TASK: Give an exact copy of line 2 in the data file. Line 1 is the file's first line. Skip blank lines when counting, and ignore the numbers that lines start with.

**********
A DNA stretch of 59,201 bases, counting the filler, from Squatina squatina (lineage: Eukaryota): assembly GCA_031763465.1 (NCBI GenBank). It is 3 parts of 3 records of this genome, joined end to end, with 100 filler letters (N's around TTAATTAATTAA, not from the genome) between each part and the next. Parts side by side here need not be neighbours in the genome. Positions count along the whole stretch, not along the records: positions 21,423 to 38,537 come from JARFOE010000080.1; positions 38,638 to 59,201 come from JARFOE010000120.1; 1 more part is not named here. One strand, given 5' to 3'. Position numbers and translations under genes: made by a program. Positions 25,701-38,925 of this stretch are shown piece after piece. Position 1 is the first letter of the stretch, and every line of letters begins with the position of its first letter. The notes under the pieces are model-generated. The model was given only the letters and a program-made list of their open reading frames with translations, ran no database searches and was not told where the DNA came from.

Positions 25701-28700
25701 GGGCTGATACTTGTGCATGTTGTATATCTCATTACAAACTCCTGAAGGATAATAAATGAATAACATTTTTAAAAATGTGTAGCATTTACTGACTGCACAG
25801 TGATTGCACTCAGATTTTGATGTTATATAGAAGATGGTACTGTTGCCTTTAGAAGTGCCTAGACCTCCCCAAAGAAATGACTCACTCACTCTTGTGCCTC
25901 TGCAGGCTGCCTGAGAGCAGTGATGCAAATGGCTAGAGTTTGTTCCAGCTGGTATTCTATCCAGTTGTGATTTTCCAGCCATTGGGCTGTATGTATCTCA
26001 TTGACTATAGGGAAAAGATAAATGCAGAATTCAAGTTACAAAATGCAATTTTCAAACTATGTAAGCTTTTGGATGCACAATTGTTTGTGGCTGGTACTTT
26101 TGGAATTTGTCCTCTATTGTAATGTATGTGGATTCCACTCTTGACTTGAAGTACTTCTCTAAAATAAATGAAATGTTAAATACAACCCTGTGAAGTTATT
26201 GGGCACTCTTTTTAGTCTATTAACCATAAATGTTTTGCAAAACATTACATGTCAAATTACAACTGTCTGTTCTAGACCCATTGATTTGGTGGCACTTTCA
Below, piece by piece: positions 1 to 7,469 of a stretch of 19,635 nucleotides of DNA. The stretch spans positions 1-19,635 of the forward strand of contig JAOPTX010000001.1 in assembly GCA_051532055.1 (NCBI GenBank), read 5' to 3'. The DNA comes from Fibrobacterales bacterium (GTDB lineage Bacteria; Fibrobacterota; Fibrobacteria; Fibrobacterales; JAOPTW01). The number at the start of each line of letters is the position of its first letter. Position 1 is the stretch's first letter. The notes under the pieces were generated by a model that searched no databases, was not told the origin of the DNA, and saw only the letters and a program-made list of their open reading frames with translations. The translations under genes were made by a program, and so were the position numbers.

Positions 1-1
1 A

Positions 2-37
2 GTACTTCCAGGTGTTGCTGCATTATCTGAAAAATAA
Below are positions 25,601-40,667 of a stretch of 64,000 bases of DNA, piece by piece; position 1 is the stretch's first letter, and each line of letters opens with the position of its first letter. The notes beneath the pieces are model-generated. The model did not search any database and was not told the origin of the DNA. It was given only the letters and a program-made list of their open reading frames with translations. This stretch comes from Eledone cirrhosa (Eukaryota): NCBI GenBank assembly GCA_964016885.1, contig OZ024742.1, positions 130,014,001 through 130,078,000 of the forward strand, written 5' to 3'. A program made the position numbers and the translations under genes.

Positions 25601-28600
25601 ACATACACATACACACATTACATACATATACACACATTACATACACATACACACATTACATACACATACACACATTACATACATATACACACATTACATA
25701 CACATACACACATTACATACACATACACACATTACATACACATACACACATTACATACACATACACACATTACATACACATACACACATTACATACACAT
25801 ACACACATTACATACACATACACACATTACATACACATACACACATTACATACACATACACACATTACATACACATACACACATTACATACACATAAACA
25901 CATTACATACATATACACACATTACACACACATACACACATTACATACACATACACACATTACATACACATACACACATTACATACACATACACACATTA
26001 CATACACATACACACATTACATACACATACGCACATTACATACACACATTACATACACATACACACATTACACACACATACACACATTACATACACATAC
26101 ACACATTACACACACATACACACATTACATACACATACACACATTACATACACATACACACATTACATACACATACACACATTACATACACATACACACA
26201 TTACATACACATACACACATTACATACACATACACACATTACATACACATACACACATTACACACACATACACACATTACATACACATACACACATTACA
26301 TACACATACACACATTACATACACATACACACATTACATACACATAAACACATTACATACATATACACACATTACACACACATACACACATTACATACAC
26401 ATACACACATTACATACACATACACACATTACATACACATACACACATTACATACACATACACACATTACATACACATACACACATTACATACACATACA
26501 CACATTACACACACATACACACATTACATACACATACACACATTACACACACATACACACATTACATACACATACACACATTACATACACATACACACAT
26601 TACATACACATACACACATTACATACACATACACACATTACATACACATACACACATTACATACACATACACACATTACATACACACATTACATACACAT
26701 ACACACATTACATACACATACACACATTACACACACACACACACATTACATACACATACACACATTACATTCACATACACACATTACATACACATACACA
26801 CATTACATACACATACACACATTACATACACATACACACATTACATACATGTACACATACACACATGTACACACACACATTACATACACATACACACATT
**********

Positions 25701-28700